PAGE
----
Corsair XMS PC4400 1GB TwinX DDR

Jun 2nd, 2005 | By

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Corsair XMS PC4400 1GB TwinX DDR

: 06/2/05 – 09:43:57 PM


: Memory

Page 1 : Introduction


$221 (Newegg)

There's little doubt that DDR memory has got some life left in it. Though not quite capable of reaching the heights of the fastest DDR2 available, DDR is still quite popular and widely used especially on the AMD platforms. Today we look at a matched set of DDR modules rated for 550 MHz operation at 2.5-4-4-8 timings in the form of
Corsair's XMS TWINX1024-4400C25PT

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Modules like these do not come cheap, and so this memory targets two groups: those wanting very low latencies at frequencies synchronous with the front side bus and those wanting memory capable enough to not become a bottleneck when overclocking their processor frequency.

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With AMD still without DDR2 support, it goes without saying that there is very much a market for this memory. Particularly so when you consider that the AMD platform is more capable of testing the limits of high frequency modules. This is the platform we'll gather our results from; it'll enables us to offer you a more complete view of this kit.

Page 2 : Package

We recieved these DDR modules direct from Corsair without any fuss. They arrived quickly and defect free.

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The retail package is small, easy to open and reusable.
Inside the packaging, clearly visisble from the outside, are the two DDR modules. Each DIMM is of standard size, covered by heat spreaders. The headspreaders come in either black or platinum, but the color doesn't denote any performance difference.

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Included with the packaging was a foldout guide for installation. A helpful pictorial guide for those new to the procedure. I'm not sure I would recommend enthusaist memory to a person who needs this guide though, but I guess everyone starts somewhere – even head first.

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Page 3 : Specifications

Here is a short list of specs Corsair provides on their website:

1024 MB Capacity (2×512 MB)
184-pin DDR Dimm
34M x 4 banks x 16 bits
PC 4400 (550 MHz)
SPD Programmed At 2.5-4-4-8
15.6 µs Average Refresh Rate
Lifetime Warranty

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The Brainpower PCB – BP MLL E186014.
These modules use Samsung's popular TCCD memory chips, capable of achieving low latencies at high speed. Further, they also use Brainpower PCBs. Brainpower PCBs, at this time, deliver better performance over the standard JEDEC reference PCB, thus they are quite common among many memory manufacturer's high-end offerings.

Page 4 : Testing

The tests were conducted using the following system specs:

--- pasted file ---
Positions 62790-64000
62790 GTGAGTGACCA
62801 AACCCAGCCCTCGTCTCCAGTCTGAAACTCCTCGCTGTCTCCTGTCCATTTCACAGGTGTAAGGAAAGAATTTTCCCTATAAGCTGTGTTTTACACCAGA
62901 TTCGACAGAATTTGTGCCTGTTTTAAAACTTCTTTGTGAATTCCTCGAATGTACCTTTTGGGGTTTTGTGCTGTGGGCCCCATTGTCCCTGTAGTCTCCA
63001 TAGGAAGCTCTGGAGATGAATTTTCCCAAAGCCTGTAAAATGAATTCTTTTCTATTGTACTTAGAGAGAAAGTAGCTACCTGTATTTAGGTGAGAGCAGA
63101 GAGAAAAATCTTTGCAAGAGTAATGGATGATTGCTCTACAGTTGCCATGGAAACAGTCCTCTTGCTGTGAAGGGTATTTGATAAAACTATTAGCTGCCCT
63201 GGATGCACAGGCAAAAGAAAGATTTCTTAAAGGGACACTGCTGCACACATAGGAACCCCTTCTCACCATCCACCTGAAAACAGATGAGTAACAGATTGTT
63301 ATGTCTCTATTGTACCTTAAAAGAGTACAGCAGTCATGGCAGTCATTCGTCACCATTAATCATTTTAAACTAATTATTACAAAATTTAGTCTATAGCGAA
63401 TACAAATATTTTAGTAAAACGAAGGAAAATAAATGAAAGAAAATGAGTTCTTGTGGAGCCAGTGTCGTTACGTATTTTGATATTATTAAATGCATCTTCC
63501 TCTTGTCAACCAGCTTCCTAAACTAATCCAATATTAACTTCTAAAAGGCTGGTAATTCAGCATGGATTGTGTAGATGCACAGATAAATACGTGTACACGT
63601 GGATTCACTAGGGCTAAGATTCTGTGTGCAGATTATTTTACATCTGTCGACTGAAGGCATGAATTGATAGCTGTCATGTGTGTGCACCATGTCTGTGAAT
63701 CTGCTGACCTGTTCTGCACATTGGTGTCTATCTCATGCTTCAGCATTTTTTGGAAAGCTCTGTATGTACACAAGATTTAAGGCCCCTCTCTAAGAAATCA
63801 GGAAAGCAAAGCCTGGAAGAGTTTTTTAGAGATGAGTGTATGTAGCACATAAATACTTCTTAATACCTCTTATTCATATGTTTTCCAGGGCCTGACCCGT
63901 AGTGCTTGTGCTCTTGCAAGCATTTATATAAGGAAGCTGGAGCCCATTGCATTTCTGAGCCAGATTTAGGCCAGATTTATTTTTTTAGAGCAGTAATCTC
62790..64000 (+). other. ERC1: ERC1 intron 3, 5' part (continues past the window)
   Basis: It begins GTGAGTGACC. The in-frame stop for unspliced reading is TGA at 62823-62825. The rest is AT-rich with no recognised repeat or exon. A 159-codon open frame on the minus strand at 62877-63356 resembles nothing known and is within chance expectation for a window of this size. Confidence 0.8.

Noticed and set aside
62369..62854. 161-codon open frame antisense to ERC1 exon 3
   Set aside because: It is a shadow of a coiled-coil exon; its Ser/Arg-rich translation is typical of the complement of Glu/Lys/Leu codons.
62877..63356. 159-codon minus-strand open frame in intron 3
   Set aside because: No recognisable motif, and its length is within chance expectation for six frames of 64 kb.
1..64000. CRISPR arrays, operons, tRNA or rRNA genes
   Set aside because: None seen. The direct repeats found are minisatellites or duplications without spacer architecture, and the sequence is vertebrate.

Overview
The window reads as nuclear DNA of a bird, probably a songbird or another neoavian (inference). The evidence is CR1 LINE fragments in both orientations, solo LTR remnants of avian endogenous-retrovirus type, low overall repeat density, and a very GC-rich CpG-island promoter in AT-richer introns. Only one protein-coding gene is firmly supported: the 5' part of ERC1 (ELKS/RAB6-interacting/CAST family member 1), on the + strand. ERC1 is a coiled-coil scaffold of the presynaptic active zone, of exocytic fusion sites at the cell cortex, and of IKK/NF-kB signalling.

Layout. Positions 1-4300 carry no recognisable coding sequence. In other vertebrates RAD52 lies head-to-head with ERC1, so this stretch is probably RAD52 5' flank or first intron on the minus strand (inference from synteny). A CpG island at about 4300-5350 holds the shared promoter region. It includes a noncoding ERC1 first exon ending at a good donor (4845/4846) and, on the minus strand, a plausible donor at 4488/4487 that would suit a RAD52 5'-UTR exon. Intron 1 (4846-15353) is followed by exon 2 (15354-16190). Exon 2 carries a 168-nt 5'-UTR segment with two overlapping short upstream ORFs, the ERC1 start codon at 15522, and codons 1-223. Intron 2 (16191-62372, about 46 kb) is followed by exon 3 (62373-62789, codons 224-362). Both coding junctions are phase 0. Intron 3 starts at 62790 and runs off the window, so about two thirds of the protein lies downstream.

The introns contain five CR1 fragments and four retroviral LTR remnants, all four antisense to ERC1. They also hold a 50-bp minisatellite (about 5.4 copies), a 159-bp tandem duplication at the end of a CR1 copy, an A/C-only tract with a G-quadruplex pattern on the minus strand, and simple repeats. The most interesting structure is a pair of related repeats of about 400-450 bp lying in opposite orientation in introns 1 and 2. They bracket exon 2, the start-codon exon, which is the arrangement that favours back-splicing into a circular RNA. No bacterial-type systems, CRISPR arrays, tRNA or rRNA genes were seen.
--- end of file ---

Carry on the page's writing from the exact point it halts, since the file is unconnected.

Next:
Test Setup:
Athlon 64 3200+
AMD Retail HSF
Western Digital 60GB 7200RPM IDE Hard Drive
DFI LANPARTY UT nF4 Ultra-D Motherboard
Albatron GeForce 6600 128 MB PCI-E Video Card
Thermaltake PurePower 420 Watt Power Supply
Windows XP Pro SP2 + Latest Drivers, Updates


Corsair XMS TWINX1024-4400C25PT

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The test setup.
All testing was done in a dual channel configuration. Overclocking went well for these DIMMs as I was able to run the memory at it's stock frequency with tighter timings of 2.5-3-3-8 without any stability issues. Further, at 200 MHz frequency and up to 208 MHz (with the help of higher voltage) I was able to run the memory at 2-2-2-8 timings. The max frequency I could obtain with stability (no Super Pi rounding errors and no issues in continuous use) was 300 MHz at 2.9 V with 2.5-3-3-8 timing. Loosening the timings didn't result in any increased headroom in this case.

These modules really have something for everyone. If you're in search of RAM that will allow you to overclock your processor without worrying about a memory bottleneck, this pair seems up to the task while also giving users the flexibility to run them at low latencies.

To test these overclocked and stock settings I've done a standard round of Quake 3 Arena and SiSoft Sandra 2005 Memory Benchmark. Quake 3 Arena serves as a real world test that exaggerates the difference played by adjusting memory frequency and latency. To compare the theoretical memory bandwidth, we included SiSoft Sandra 2005 Memory Benchmark numbers.

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The results aren't anything surprising. Lower latencies perform better and raising the frequency seperate from the CPU clock shows marginal improvement. The benefit will be for those wanting to stretch their CPU's legs and still be able to feed it enough memory bandwidth through keeping the latency low and memory frequency in sync.

Page 5 : Conclusion

These are easily the best DDR modules I've yet to test. The frequency and tight timings these modules were able to operate at left me with a good impression. Add to that the quality and support we come to expect from an industry leader such as Corsair, and making a buying decision becomes much easier. While obtaining the type of performance this memory offers isn't cheap, for those who can afford these modules they will be rewarded with great performance and flexibility; two qualities that I love to have in my own machines.

That said, I was quite pleased with the total package provided here and would highly recommend these if you've got the hardware to take advantage of them.

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Heat spreaders
High frequency
Low latencies



I'd like to thank the people at Corsair for supplying the parts for testing.

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